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a glutton for punishment


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not new but returning, after building my first two models and committing the cardinal sin of building one of those " flying contraptions" i decided to atone for my sin by building a six foot model of a fletcher class destroyer form a three foot lindberg   'blue devil"... for you young uns thats an iconic WW2 destroyer thats as much responsible for winning in the  pacific as any hoity toity aircraft carrier,, may the gods of modelers have mercy on me...cause the wife doesnt,,,,damn, not another one was her only comment!!!

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ROFL, I remember the Blue Devil. I used to stand in the store just imagining all the battles I would win with her. And lets here it for Adm Burke's Eager Beavers!

 

You could explain to her the alternatives. Such as a real boat! Tell her how Modeling will keep you home and out of trouble. She might even believe it.:P

 

PS (for Oldsters who do not know) ROFL = Rolling On the Floor with Laughter

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The Blue Devil was my first foray into motorized ships. I build her right out of the box, set the gearbox to use the figure eight cam and set her on her maiden voyage at my local pond. All went well for the first part of the pattern even though it was a bit scary watching the ship heel when turning. Then half way through the second figure eight, while as far from shore as possible, a slight gust of wind came up broadside and over she went! Capsized and sank almost instantly with the props still turning in the air! I was devastated. I managed to wade out and retrieve the ship but I never sailed it again.

 

I could be wrong, but back when I built it as a kid I think it was possibly the largest, (Longest) model ship you could buy. I don't remember how much it cost back then but it could not have been much more than a few dollars or I would not have been able to afford it.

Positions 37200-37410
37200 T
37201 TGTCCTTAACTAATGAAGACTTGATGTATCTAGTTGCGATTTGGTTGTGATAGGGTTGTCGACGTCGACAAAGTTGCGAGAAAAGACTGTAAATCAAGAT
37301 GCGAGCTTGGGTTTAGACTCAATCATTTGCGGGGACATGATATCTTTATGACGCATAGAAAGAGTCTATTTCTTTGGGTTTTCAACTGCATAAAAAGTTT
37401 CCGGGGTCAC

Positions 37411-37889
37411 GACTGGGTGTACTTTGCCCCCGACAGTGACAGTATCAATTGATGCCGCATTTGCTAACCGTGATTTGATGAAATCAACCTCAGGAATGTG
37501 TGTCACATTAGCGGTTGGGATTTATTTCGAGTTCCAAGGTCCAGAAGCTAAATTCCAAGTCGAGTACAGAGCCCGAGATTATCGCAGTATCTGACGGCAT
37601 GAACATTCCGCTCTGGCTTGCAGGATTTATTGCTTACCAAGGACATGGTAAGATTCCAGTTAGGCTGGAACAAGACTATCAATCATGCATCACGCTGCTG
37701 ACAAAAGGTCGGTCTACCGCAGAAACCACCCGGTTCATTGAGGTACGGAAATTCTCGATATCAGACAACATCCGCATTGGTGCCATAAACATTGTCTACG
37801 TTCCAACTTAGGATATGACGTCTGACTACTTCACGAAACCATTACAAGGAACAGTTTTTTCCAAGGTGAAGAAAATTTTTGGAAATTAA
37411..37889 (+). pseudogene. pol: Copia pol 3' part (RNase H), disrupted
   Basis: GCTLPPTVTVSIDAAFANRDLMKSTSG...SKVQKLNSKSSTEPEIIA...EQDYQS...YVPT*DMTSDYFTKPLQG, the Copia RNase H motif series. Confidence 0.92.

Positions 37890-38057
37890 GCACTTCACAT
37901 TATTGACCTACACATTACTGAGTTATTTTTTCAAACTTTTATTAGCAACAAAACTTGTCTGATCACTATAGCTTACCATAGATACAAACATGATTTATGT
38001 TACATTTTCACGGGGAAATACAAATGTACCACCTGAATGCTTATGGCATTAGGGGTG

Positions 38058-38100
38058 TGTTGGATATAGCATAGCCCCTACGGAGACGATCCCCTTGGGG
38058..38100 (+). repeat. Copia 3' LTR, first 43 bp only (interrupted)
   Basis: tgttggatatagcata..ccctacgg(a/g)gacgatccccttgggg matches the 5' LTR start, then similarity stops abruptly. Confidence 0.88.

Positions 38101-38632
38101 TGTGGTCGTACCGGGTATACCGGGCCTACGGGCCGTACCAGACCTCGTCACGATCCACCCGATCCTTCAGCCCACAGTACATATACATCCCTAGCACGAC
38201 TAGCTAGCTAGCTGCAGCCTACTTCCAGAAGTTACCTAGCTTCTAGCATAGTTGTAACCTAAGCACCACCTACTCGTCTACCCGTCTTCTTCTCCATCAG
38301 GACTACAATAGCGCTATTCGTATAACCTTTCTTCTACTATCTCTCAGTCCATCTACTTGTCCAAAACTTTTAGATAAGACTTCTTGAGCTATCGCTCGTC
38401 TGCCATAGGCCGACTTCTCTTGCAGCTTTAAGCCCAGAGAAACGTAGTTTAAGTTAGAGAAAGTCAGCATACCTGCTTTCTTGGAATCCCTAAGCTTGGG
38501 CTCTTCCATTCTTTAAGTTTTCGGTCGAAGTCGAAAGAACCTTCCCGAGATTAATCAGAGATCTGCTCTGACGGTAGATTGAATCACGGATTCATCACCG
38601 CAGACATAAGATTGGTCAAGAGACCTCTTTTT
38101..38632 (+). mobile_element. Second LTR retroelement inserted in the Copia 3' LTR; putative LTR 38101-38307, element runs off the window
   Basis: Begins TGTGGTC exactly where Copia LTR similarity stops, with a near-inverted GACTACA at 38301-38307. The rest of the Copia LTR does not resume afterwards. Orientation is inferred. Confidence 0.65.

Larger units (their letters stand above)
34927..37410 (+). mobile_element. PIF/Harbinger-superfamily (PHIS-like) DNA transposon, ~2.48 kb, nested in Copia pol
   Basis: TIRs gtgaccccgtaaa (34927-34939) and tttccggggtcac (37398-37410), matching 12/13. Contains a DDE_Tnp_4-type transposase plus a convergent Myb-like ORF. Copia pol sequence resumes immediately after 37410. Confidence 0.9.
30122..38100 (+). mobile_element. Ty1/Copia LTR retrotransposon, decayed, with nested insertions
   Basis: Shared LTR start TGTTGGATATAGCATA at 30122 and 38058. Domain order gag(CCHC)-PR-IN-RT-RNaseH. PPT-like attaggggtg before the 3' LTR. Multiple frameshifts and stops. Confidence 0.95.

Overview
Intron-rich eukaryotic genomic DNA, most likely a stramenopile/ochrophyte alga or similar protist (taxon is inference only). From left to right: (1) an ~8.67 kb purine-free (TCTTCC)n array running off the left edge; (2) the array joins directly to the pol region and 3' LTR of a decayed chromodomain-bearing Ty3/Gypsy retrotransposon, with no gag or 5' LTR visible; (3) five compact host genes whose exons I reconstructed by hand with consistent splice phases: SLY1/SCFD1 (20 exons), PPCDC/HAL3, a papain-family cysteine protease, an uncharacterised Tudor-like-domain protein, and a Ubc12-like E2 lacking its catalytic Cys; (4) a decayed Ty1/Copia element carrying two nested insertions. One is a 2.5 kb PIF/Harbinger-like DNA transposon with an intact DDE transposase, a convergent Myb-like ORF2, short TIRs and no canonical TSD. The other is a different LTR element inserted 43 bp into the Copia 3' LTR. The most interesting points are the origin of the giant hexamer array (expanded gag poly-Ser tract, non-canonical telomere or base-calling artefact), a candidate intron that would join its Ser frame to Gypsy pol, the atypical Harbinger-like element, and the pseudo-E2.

Lou

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Well it was the summer of 1967 and I was home to the farm on leave from the Navy. I had bought and built the model on board the destroyer tender I was stationed on and in those days you could take odd carry on things with you on an airliner. After a day or two at home I had time to take it out to the" reservoir",what we called the farm pond and tried her out. I had a cheap R/C transmitter in it instead of the cam controller. However the little breeze that was blowing turned out to be a 1/72 scale cat. 3 hurricane and swamped my destroyer and she went down. I did recover it but she never sailed again. As I recall it was about $35 for that kit at the time. I may have gotten it cheaper at the BX.

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Bill

You have a better memory than I do! I could have not told you the year if my life depended on it, to say nothing of the price.

 

1967 seems about right though. That would have made me about 18 fresh out on my own with a little money to spend on toys now and then and still prior to getting to play in Hueys for Uncle in his tourist resort half way around the world.

 

Lou

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My brother server on the Turner. I remember when he brought home a Turner shoulder patch and a model of the Fletcher for me. I seem to remember him telling me they were almost identical except the Turner had the original 5" mount at the forward upper position whereas the Fletcher had a Hedgehog launcher there (or maybe it was t'other way round, it was probably 55+ years ago) I was in Naval Security Group 68-77. Jim always said I wasn't in the "real Navy" He was right, but I can't say I regretted it. Sleeping in a regular bed every night instead of tossing around the North Atlantic on a tin can somehow seemed better to me.

 

Oh, and what tender? Jim was on the Puget Sound, out of Newport (I think) later in his career.

 

Oops, I did a little research. Looks like the Turner was a Gearing class destroyer. I guess the closest model Jim could find at the time was the Fletcher (by Revell, if I recall) Guess I made the association that the Turner was Fletcher class. I'll ask him about it. I know he was on radar picket ships in the Atlantic (unless I remembered that wrong too)

Edited by walter1097
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